Today I will tell you about the export command and how you can create programs that consist of multiple files.

— Is there a limit on the length of one file in JavaScript?

— There may not be a limitation, but as the codebase of the program grows, the more important the structure becomes. Most projects are created by teams of programmers. If all development took place in one file, their life would be hell.

In the last lecture, we looked at constants. Very often there are situations when a constant needs to be used in several places. To make that happen and avoid code duplication, we usually create a separate file, for example, constants.js, initialize constants there, and export them for use in other project files.

export const NET_PROFIT_MARGIN = 10;
export const REGULAR_SALES_TAX = 25;
import { NET_PROFIT_MARGIN, REGULAR_SALES_TAX } from './constants.js';

console.log('Net profit margin is' + NET_PROFIT_MARGIN);
console.log('Regular sales tax is' + REGULAR_SALES_TAX);

In this example, we have declared and exported two constants from the file constants.js, and then imported and used them in the file solution.js.

There are 2 main rules you need to remember:

  • To export a constant, add the keyword export before the const.
  • To import a constant, you need to use the construction import { CONSTANT_NAME } from 'source_file_path', where CONSTANT_NAME is the name of the constant, and source_file_path is the path to the file where the constant was declared.

Please note that the path can be absolute or relative.

An absolute path starts at the root of the / filesystem on UNIX-like systems and is rarely used to import constants in javascript.

A relative path usually starts with . or .. and includes only part of an absolute path.

. - means that the file search should be started from the current directory

.. - the file search will start one directory higher than the current one

In our example, “seeing” the path to the file './constants.js', the computer will try to find the constants.js file in the same directory as the solution.js file. If we pretend for a second that the constants.js file is in the env directory, the path becomes ./env/constants.js.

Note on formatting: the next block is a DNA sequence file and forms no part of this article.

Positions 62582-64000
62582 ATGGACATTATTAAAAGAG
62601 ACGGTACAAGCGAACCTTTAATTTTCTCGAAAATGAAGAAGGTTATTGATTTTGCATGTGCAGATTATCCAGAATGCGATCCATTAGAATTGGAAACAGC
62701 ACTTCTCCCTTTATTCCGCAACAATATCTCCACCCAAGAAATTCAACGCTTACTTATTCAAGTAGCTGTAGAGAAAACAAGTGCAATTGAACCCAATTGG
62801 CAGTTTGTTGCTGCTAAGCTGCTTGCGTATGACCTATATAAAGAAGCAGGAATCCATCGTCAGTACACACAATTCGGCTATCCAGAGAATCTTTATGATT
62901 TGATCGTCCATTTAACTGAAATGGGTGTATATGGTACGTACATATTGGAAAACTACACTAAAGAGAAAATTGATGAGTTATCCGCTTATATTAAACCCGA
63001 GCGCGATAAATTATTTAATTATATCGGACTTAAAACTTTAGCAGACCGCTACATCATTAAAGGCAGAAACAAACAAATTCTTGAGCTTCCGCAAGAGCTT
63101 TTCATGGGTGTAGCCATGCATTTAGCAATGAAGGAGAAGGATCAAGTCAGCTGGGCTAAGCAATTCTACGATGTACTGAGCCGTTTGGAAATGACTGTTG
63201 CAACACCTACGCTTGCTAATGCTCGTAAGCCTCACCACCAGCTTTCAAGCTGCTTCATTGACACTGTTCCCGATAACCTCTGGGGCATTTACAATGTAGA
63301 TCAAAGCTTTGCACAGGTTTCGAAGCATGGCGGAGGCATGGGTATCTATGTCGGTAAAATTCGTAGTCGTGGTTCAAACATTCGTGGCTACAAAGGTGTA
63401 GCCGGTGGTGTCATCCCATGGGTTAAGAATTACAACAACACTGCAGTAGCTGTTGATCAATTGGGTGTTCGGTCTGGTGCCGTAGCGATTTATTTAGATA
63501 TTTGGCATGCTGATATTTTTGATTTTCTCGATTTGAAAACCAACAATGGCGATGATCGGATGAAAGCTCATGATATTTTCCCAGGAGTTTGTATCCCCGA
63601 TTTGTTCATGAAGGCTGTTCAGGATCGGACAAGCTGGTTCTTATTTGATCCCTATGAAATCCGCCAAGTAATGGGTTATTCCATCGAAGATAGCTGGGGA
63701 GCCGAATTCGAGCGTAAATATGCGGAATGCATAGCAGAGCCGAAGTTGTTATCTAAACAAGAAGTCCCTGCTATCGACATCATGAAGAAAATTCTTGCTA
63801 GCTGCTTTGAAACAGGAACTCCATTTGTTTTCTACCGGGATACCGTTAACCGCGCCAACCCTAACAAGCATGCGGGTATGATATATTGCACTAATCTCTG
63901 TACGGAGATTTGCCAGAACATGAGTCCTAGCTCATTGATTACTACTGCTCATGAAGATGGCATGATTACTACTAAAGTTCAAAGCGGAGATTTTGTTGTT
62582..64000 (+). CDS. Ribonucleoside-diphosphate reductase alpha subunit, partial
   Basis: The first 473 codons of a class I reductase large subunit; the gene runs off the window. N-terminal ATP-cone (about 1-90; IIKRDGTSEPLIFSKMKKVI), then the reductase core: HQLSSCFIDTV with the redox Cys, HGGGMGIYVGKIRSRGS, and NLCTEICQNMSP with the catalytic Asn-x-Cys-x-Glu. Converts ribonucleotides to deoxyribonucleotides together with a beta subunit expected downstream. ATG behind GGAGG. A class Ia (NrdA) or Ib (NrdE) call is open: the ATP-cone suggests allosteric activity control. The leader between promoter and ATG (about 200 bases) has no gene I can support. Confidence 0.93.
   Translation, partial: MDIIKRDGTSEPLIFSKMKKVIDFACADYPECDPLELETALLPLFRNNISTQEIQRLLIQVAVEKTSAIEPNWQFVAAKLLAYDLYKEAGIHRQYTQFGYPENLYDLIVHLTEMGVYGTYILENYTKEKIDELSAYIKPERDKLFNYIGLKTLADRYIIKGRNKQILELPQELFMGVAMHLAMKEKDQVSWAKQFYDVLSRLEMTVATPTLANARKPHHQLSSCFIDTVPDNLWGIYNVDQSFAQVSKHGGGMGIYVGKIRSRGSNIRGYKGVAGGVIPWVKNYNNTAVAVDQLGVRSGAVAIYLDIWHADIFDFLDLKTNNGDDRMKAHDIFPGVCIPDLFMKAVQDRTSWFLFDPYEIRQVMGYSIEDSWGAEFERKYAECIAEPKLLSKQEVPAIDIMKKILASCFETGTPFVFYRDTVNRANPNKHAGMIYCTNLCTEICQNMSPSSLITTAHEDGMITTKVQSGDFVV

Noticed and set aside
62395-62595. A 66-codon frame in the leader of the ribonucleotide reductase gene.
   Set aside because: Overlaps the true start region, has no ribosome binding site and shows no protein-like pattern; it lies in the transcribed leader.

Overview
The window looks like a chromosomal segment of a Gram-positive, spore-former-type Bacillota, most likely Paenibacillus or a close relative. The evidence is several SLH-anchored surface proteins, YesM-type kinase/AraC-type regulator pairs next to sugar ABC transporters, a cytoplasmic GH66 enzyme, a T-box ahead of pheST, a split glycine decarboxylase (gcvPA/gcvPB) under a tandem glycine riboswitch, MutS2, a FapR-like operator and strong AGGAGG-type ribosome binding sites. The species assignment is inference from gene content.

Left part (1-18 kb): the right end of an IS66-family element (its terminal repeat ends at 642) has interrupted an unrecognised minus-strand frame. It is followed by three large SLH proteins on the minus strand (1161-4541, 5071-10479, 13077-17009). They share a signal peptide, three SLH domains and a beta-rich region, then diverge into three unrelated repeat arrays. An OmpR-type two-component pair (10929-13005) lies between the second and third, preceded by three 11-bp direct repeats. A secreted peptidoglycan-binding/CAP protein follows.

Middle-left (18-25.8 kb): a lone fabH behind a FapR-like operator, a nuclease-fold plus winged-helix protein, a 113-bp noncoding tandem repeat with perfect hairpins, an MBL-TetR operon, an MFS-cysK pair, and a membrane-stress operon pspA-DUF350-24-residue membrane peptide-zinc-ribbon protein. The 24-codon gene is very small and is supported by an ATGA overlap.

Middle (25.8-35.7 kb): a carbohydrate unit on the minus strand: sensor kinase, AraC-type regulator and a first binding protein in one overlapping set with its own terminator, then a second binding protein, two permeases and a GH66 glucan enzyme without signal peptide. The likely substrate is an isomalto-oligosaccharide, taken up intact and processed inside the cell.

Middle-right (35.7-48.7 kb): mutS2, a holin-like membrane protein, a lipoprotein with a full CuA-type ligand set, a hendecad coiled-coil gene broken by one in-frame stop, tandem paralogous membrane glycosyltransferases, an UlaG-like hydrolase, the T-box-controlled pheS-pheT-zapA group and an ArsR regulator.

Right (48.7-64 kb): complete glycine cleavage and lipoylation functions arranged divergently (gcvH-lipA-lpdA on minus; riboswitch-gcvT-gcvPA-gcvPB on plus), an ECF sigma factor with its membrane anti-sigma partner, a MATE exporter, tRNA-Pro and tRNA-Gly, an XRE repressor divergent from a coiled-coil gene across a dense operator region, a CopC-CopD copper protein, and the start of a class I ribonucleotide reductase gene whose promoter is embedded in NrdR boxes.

If we assume that the solution.js file is located in the src folder, which is on the same level as the env folder, then we will need to “move” one level higher before starting the search and the path will change to ../env/constants.js.

— Sigma, levels are cool, but why aren’t you using camelCase?

— I’m glad you asked. Exported constants very often (but not always!) use the UPPERCASE with underscores rule to further emphasize that they are project-wide global. This rule coexists with the camelCase but is used for a different purpose.

The UPPERCASE with underscores rule is simple - write all words in capital letters, and separate them with an underscore.

If you are writing a game and want to create a constant that stores the “chance of rain” that’s global for all the game, then you can name your global constant as CHANCE_OF_RAIN.

Another thing that you won’t be able to live without in the big project is comments.

Commenting your code allows you to leave plain text messages that won’t be treated as code.

In JavaScript, there are 2 types of comments.

A single-line comment starts with a double slash. In the code snippets above, I’ve added the names of the files as comments in the very first line of those files.

The second type of comment is a multiline comment. It starts with the combo /* and ends with */.

Here’s an example of both.

//game.js - this line is not code. It's a single line comment.
import { CHANCE_OF_RAIN } from './constants.js';

a multiline

If you’re curious, you can always learn more about comments in JavaScript here.